Skip to main content

6 steps for a successful elevator pitch

Editor’s note: Whether you’re courting new clients, investors, or simply introducing your business to the neighborhood, it pays to be prepared—and no one knows the power of the pitch better than Precious Williams, a professional speaker, best-selling author, and founder and CEO of Perfect Pitches, an elevator pitch training service. 

From a young age, Precious used storytelling to propel her career, from winning national pitch championships to training sales teams for corporate clients. She distills the fundamentals into six key steps to help you stand out from the competition. 

1. Start with a surprise 

When you begin your pitch, start off with a question, a startling statistic, or a quote. Why? Those who start off with their name and the name of their company—I promise you, nobody cares about that. Your audience wants to make sure you’re really speaking to them. You want them focused on you, so you have to do things differently.

2. Celebrate your difference 

Let your perceived flaws be your secret weapon. I’m loud. I’m a full-figured diva. I grew up being told I was never good enough, skinny enough, pretty enough, but that didn’t stop me. Too fat, too Black, no Ivy League degree—and yet I’m a 13-time national elevator pitch champion who’s appeared on “Shark Tank,” CNN, and the Wall Street Journal. I didn’t get here by saying all the things that I wasn’t; I used everything people said was “wrong” with me to move me forward. As you celebrate your difference, others will too. 

3. Embrace the unexpected

Be bold and unexpected in your approach. When you’re pitching to the media, you have to make sure that your difference is quantifiable and qualifiable. Others have always told me: “Oh, you need to be quiet, meek, and mild. Take a seat to the back.” No—you go to the front. That’s why I say be bold and unexpected, because they won’t know how to deal with you. 

4. Tell a compelling story

You have to tell a compelling story when you’re giving a pitch. It could be your origin story. It could be the time you noticed a gap in the marketplace. What’s different or special about you? Why should I hire you in the first place? If you sound like everybody else, then you’re not bringing anything different to the table. You don’t want to use boring language to describe yourself, your business, your brand, or your product or service, so tell a compelling story and make yourself the Beyoncé of your story—not someone in the background.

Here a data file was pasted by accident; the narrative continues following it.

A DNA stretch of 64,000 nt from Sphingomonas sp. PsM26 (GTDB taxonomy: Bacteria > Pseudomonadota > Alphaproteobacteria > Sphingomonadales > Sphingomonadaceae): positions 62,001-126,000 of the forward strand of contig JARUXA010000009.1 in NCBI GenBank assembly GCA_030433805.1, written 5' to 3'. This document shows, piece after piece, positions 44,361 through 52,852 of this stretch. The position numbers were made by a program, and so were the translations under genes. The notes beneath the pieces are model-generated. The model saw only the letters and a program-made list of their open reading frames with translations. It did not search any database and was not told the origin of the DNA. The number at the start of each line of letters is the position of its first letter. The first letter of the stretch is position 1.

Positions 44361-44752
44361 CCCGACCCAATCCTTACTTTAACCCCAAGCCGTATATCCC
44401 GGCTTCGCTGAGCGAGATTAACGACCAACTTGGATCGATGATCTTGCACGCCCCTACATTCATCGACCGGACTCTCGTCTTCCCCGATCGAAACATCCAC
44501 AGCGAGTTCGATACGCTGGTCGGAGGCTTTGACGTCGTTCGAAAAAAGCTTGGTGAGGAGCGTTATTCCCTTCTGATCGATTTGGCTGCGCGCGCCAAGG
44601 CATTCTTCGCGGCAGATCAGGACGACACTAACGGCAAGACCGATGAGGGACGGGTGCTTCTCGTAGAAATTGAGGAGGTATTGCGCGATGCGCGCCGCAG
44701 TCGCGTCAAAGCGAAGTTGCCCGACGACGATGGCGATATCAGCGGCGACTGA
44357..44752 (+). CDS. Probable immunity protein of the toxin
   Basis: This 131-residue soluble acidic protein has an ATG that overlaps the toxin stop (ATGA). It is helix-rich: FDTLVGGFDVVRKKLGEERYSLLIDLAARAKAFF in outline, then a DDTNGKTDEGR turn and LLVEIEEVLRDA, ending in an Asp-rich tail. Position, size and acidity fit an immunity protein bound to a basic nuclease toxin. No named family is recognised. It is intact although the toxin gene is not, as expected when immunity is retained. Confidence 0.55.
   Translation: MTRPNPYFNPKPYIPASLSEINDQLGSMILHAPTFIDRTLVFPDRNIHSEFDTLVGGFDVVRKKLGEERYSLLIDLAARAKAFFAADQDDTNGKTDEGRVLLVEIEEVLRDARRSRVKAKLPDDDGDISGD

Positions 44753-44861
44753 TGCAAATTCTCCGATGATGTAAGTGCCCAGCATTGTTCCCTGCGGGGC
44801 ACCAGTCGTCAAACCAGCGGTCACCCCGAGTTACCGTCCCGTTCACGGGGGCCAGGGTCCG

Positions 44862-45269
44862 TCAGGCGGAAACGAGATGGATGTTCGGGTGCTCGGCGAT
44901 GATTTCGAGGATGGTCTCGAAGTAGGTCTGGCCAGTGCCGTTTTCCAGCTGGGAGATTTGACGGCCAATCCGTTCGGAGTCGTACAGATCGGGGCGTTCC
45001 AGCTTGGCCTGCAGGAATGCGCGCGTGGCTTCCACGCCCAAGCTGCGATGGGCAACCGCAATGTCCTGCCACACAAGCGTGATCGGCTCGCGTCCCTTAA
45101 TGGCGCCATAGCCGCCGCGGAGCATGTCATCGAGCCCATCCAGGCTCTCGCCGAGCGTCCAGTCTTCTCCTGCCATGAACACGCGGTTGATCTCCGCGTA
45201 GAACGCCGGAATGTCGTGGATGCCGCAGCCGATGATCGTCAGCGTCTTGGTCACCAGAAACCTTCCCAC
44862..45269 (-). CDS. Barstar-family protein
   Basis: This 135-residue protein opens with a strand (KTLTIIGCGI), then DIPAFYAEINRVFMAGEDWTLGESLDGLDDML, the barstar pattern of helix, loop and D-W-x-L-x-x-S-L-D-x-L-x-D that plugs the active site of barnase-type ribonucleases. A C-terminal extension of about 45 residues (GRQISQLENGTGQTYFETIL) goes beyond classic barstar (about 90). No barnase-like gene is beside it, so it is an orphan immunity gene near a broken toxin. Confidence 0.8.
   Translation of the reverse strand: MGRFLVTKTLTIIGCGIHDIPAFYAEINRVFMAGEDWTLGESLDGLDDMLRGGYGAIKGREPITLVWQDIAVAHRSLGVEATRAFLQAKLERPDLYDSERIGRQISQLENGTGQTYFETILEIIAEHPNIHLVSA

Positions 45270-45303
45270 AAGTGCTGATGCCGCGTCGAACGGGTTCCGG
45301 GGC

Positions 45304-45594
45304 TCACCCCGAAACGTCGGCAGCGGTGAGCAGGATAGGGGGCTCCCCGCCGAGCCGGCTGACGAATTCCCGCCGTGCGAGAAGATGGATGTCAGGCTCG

5. Know your facts and figures 

In addition to having your facts, figures, and statistics when you’re pitching to investors, you want people to know that you have people behind you—people who have bought from you or will purchase from you. [For example, my business Curvy Girlz Lingerie:] “Did you know there are 40 million women size 14 or larger in the United States, just like me, and we all want pretty underwear?” Always ask big, no matter what. You never know who’s in the room who can write a check for you, who loves what you’re doing and wants to partner with you.

6. Create your own lane

Create your own lane. If you’re a motivational speaker, if you’re the killer pitch master, or the world’s greatest florist or graphic designer, let that be known from the jump. You have to make sure that you create your own lane and have people come to you.

This content originally aired at Yelp’s virtual Black in Business Summit. Check out Precious’ session below.

The information above is provided for educational and informational purposes only. It is not intended to be a substitute for professional advice and may not be suitable for your circumstances. Unless stated otherwise, references to third-party links, services, or products do not constitute endorsement by Yelp.

Business resources, delivered to your inbox

Get the latest blog content, info on virtual events, and the occasional freebie.

  • This field is for validation purposes and should be left unchanged.

We care about your data. Read about it in our Privacy Policy.